What is Salwar Kameez?


To the untrained eye, the outfits in the pictures above should look the same. It is a classic combination of a tunic, pants, and a shawl most of us have seen before. Some of us grew up seeing our mothers and aunts wear it

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To the untrained eye, the outfits in the pictures above should look the same. It is a classic combination of a tunic, pants, and a shawl most of us have seen before. Some of us grew up seeing our mothers and aunts wear it, while some of us wear it quite regularly on social occasions, if not at home everyday. Known as Shalwar Kameez or Salwar Kameez depending on which part of the Indian subcontinent you are from, it is a traditional outfit worn all over South Asia.

The women in these pictures are of different nationality and ethnicity, but their history, customs, cuisine and clothing have a common origin. Historically, they are cut from the same cloth (literally). Given the Instagram post, and the responses it received, I decided to highlight the etymology, origin and adaptation of the salwar kameez, to provide some context on how far-fetched, vile and racist their assertions were.

The term shalwar/salwar originates from the Arabic word sirwal, which is also known as punjabi pants and harem pants. It is a form of baggy trousers which can be traced all the way back to the Christian era. Salwar is typically worn in Muslim countries but can also be extensively found in the Greek countryside and Balkan regions (due to the influence by the Ottoman Turks prior to World War II). The trousers were introduced by the Turk-Mongol-Persians to Mid-eastern regions and the great Indian subcontinents.

The term kameez originates from the Arabic word qamis which is loosely based on the Latin word chemise. It is a shift dress or a tunic of varying lengths. Garments cut like the kameez can be found in many modern cultures and in their past history outside of South Asia. In early Roman times, tracing back to 27 BC, men and women wore a seamless shirt called tunica which looks very similar to the modern day tunic or kameez. Tenth-century cotton shirts recovered from the Egyptian desert are cut much like the kameez or the contemporary Egyptian jellabiya or Moroccan djellaba. To the far east, in China you will find cheongsam (Cantonese) or qipao (Mandarin), a feminine body-hugging shift dress, often with long side slits. In Vietnam, the national costume is o di, a tight-fitting tunic worn over trousers which can be traced all the way back to the 18th century.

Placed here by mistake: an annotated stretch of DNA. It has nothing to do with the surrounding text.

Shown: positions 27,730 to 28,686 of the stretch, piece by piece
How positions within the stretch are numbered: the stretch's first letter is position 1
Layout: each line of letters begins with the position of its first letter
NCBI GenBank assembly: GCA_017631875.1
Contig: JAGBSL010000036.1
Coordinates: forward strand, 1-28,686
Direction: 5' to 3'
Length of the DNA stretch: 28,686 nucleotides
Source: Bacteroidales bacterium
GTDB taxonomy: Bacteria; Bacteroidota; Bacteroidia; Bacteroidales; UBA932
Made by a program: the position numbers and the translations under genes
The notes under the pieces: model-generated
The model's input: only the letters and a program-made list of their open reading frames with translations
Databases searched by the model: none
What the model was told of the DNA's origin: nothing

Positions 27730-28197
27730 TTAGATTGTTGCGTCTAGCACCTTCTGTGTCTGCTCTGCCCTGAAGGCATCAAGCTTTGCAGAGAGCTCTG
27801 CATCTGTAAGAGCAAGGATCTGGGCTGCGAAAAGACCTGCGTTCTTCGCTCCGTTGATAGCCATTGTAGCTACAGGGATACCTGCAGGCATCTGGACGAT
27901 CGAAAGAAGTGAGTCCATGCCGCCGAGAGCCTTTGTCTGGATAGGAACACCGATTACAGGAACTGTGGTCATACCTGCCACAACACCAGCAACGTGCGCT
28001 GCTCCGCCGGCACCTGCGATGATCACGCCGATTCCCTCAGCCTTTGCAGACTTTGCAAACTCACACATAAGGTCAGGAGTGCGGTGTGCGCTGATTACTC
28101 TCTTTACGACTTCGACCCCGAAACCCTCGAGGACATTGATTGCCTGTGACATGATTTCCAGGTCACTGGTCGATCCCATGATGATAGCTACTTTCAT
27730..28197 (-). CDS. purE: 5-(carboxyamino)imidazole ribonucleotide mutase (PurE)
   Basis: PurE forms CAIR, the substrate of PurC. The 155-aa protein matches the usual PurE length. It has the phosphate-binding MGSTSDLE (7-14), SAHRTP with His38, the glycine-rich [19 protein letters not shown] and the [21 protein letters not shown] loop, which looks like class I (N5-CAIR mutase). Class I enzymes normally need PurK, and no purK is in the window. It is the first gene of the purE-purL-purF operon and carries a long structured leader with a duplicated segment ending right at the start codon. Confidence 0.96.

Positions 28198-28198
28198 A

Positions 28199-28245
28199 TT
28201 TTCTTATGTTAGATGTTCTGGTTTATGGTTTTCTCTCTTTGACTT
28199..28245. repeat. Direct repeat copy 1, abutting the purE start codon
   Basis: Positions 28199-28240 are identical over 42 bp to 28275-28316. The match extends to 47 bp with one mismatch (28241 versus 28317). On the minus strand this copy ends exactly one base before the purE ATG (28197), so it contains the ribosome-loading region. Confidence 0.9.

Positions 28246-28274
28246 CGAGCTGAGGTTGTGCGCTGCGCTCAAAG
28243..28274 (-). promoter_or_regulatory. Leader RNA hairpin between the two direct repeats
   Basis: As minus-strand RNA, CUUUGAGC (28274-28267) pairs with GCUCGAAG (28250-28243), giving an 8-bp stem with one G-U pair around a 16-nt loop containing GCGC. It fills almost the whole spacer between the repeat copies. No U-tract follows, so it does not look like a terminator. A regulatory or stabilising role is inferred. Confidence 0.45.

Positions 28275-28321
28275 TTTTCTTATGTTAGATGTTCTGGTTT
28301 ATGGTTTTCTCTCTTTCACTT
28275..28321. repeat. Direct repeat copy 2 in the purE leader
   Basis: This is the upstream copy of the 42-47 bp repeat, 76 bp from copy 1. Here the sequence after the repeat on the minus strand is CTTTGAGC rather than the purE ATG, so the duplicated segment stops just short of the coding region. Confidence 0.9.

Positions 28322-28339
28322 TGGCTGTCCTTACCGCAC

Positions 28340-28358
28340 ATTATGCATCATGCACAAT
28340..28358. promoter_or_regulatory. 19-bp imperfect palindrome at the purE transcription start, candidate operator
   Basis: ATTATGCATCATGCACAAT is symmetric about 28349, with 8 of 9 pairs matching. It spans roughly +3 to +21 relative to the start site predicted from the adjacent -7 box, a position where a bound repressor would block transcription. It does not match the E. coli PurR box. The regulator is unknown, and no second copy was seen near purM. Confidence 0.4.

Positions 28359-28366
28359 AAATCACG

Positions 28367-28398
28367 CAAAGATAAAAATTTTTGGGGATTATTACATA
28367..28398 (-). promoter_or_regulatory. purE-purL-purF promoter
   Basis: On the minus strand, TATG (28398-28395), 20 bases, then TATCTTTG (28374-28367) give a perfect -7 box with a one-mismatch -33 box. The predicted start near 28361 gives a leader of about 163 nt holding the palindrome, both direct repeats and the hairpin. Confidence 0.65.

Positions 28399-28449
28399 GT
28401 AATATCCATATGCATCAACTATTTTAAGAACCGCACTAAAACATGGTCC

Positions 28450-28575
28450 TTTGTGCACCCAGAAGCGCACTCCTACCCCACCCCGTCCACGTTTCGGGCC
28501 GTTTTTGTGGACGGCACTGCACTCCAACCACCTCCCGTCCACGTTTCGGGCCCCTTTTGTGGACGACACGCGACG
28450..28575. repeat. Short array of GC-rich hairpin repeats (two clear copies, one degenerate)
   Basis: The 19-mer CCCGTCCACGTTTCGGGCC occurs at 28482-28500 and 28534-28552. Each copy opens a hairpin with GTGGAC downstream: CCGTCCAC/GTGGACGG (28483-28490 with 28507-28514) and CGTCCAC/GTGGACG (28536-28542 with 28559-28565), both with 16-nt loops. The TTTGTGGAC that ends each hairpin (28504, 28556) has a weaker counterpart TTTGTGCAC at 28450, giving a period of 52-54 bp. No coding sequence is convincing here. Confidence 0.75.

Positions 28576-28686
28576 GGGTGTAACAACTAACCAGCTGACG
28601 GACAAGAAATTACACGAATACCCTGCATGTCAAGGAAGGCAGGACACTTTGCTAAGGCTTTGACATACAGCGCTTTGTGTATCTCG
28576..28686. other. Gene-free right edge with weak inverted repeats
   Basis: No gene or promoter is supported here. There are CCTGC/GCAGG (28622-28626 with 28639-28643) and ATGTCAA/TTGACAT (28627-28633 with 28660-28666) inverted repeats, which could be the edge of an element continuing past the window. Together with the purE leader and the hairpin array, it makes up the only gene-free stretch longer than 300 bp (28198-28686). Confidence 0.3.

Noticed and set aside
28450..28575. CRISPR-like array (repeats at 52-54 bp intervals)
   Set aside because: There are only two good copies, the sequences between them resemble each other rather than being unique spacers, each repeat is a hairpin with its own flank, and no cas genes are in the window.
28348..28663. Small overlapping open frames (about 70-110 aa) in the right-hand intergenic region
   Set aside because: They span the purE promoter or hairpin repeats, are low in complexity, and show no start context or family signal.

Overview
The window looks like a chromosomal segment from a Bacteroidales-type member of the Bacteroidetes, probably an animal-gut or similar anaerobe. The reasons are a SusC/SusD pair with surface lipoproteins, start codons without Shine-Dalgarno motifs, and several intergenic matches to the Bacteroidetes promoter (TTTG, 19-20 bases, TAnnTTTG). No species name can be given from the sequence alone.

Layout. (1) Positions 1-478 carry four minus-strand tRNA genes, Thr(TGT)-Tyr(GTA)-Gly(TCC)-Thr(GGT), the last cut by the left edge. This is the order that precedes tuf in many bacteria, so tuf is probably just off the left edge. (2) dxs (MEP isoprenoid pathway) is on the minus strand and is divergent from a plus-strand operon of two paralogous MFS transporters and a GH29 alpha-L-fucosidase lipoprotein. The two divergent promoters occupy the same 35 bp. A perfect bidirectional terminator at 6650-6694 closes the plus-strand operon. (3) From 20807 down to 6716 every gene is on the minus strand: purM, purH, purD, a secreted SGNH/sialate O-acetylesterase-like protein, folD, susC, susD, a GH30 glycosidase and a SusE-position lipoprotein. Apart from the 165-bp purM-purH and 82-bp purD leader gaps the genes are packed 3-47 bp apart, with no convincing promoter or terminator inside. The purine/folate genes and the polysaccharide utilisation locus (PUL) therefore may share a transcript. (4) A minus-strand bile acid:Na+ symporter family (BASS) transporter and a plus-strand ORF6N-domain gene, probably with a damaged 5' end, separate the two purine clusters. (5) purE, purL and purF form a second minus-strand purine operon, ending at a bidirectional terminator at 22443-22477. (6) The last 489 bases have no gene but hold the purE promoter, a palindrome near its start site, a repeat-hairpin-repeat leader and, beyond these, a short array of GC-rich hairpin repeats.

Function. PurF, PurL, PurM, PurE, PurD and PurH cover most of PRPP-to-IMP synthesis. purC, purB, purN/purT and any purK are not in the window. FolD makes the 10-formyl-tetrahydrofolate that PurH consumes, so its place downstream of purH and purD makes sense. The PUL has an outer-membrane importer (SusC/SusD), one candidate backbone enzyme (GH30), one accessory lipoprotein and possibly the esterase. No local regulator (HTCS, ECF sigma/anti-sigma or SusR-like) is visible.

Salwar kameez is a classic case of cultural exchange followed by cultural diffusion, not cultural appropriation. Cultural exchange is the mutual sharing of information between two or more groups with equal social standing for the purpose of improving friendship and understanding.

As the great Indian subcontinent crumbled under the British rule and white men drew imaginary lines to their liking, cultural objects and ideas evolved due to their forcible adaptation, known as cultural diffusion. The origin and proliferation of salwar kameez is one such article of clothing that has been modified and restyled over time depending on the styles and religions of the particular region it went to.

  • Picture 1: a Pakistani woman wearing a Lawn Kameez, made of floral linen/cotton fabric and cotton palazzo pants, stylised Pakistani salwar. This type of salwar kameez has gained popularity among South Asian diaspora as well, due to its accessibility and affordability.
  • Picture 2: an Indian woman wearing a brocade kameez, velvet shawl with zari and stonework embellishments paired with a silk patiala salwar, native to Punjabi culture.
  • Picture 3: a Bangladeshi woman in a cotton kameez with kantha stitch, an intricate hand embroidery native to Bengali culture which includes motifs of flowers, animals and geometric shapes and colorful applique work with a cotton churidar salwar.
  • Picture 4: a Nepali woman wearing a peplum kameez and a dhoti salwar made of raw silk. What stands out is the bright-colored prints in her orna/dupatta which is called Dhaka (not the capital city of Bangladesh), an exquisite form of weaving colorful threads and patterns indigenous to Nepal.
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